As with any college team, Swarthmore will be forced to say goodbye to several impactful swimmers. For the men, Flaherty leads a graduating class that also includes Peter Ballen, Gavin, Henry Kietzman, Stan Le, Brian Nadel, Cyrus Nasseri and Fredrick Toohey. Davis singled out the All-Centennial Conference Honorable Mention Flaherty, calling him “the point mean on our successes over the last four years.” Reflecting on his career, Flaherty chose to focus on his teammates, saying that, “While my personal successes in the pool are certainly very important to me, in the long run the relationships I’ve formed with my teammates and the experiences we’ve had will produce the longest lasting memories.”

On the women’s side, Regan, Erin Lowe and Becky Teng highlight a five women graduating class that also includes Eppley and Laura Fitzgerald. Davis complimented Teng and Lowe on their versatility, saying that they “can swim any event and swim it well.”

Regan enjoyed a strong finale by placing second in the 200 breaststroke and earning All-Centennial Conference Honorable Mention honors. She called the performance “a great way to end my career,” adding that, “I was really proud of myself for not giving up and pushing through the hard times and swims.” While relishing her individual achievements, Regan struck a similar tone to Flaherty when speaking about her fondest memories of being on the team, saying, “It is hard to put into words the family that Swat swim has given me here at Swarthmore, but they are there alongside me whether I am dancing like a fool on the pool deck or crying because a race hasn’t gone the way I wanted it to.”

Fortunately, the team is laden with capable underclassmen poised to keep Swarthmore competitive in the absence of these swimmers. While several young Garnet swimmers enjoyed strong campaigns, the rookie seasons of Fitzstevens and Steele stood out. Fitzstevens’ blistering times have earned him the nickname “Johnny Backstroke,” and Flaherty believes that the two “are going to be among the all-time best in Swarthmore history.”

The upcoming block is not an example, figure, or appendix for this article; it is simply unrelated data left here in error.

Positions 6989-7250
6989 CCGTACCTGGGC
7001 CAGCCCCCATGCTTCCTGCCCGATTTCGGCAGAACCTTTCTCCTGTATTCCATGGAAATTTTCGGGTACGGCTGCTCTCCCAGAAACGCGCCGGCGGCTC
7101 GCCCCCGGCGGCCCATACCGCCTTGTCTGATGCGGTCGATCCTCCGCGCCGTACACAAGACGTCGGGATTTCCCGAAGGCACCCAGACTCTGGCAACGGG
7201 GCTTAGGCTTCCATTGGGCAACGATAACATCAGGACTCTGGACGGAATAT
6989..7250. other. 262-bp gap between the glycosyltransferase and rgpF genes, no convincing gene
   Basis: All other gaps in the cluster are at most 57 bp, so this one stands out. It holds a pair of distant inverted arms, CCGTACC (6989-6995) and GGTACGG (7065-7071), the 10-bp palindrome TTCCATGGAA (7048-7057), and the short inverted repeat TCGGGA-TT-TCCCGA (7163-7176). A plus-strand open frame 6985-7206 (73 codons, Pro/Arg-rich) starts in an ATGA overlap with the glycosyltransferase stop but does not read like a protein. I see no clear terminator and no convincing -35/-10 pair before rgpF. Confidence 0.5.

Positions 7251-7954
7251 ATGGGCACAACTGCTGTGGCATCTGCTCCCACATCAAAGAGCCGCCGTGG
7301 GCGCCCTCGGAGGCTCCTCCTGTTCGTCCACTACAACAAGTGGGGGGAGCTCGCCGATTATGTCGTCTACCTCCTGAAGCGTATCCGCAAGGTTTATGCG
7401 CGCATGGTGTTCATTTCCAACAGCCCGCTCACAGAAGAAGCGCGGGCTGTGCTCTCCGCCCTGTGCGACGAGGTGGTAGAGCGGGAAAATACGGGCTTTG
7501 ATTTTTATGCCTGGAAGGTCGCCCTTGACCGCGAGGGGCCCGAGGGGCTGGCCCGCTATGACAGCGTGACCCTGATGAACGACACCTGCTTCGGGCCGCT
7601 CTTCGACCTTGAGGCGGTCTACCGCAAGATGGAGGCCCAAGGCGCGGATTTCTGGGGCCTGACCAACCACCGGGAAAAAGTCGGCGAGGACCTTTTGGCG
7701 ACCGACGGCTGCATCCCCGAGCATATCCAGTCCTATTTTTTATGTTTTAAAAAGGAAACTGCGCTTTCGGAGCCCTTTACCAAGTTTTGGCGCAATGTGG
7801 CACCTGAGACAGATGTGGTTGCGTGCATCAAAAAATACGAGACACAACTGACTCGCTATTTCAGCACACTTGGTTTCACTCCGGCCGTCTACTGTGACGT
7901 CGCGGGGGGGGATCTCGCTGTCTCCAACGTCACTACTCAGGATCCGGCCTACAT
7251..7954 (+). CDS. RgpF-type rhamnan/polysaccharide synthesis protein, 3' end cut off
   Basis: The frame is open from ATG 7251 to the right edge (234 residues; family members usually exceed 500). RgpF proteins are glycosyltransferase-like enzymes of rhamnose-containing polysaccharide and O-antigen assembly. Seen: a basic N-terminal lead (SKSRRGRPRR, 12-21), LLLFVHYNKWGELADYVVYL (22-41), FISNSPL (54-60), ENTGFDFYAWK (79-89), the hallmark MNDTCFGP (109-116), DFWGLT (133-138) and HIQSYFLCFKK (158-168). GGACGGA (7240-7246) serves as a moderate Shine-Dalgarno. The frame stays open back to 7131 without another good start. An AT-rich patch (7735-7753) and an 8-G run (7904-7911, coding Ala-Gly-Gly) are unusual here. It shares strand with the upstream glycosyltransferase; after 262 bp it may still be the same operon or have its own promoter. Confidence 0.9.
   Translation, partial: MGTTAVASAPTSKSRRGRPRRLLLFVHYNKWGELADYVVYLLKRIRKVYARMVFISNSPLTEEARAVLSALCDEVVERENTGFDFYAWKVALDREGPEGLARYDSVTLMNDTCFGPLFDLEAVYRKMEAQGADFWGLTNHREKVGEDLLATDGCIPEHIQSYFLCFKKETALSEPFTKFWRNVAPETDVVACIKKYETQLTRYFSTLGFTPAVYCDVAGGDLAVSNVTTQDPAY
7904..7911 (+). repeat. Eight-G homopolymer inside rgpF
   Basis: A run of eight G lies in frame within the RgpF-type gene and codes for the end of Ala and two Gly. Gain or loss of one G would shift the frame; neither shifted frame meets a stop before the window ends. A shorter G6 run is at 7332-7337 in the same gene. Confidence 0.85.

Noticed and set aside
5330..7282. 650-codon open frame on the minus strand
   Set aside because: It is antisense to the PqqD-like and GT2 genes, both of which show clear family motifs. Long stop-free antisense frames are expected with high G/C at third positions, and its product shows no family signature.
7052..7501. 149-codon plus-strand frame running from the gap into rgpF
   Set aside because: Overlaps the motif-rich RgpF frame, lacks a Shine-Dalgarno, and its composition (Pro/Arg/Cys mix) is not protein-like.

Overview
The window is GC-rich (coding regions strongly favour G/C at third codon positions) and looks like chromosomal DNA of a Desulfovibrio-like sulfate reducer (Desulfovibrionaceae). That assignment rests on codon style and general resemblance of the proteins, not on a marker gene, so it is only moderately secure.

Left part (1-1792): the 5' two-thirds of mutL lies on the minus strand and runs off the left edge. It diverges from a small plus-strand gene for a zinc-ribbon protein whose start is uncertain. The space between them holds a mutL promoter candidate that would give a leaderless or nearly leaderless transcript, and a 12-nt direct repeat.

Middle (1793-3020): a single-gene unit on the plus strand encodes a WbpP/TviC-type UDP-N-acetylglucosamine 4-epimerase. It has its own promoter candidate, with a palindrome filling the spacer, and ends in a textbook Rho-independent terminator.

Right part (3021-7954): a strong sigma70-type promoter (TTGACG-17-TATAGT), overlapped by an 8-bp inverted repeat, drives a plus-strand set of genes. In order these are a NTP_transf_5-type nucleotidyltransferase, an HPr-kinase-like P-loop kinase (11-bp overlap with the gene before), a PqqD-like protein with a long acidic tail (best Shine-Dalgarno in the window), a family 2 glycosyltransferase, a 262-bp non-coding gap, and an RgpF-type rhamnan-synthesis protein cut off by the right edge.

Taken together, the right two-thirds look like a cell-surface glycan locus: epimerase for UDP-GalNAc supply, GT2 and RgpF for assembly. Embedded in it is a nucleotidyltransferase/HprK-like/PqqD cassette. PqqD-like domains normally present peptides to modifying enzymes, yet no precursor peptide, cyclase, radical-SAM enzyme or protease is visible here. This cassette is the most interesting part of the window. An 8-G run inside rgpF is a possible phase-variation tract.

Davis added that several of the young swimmers “may have already made the jump” to being competitive in the conference. Along with Fitzstevens and Steele, Davis cited Steve Sekula ’17, Sam Tomlinson ’15 and Hernandez as candidates for significant contributions next season. Davis also has high expectations for women Emma Eppley ’17, Abigail Byrne ’17, Erica Flor ’17, Nikkia Miller ’16 and Eva Winter ’16. The Garnet will return six All-Centennial Conference swimmers, including Davis, Flor, Miller and Wiseman (First Team) and Fitzstevens and Steele (Honorable Mention).

With a strong core of returners, the swim program appears primed to remain strong, just as it has done in the wake of the departure of the other 40 senior classes Davis has waved goodbye to during her tenure. Describing how she manages to amass consistently strong teams, Davis says she has gotten “fortunate and lucky with recruiting.” More importantly, however, Davis tells opposing coaches that “we don’t get [the good swimmers], we make them.” Expectations remain high for Swarthmore swimming. As Davis put it, “Anybody who is not a graduating senior needs to be prepared to step up, lead and swim fast.”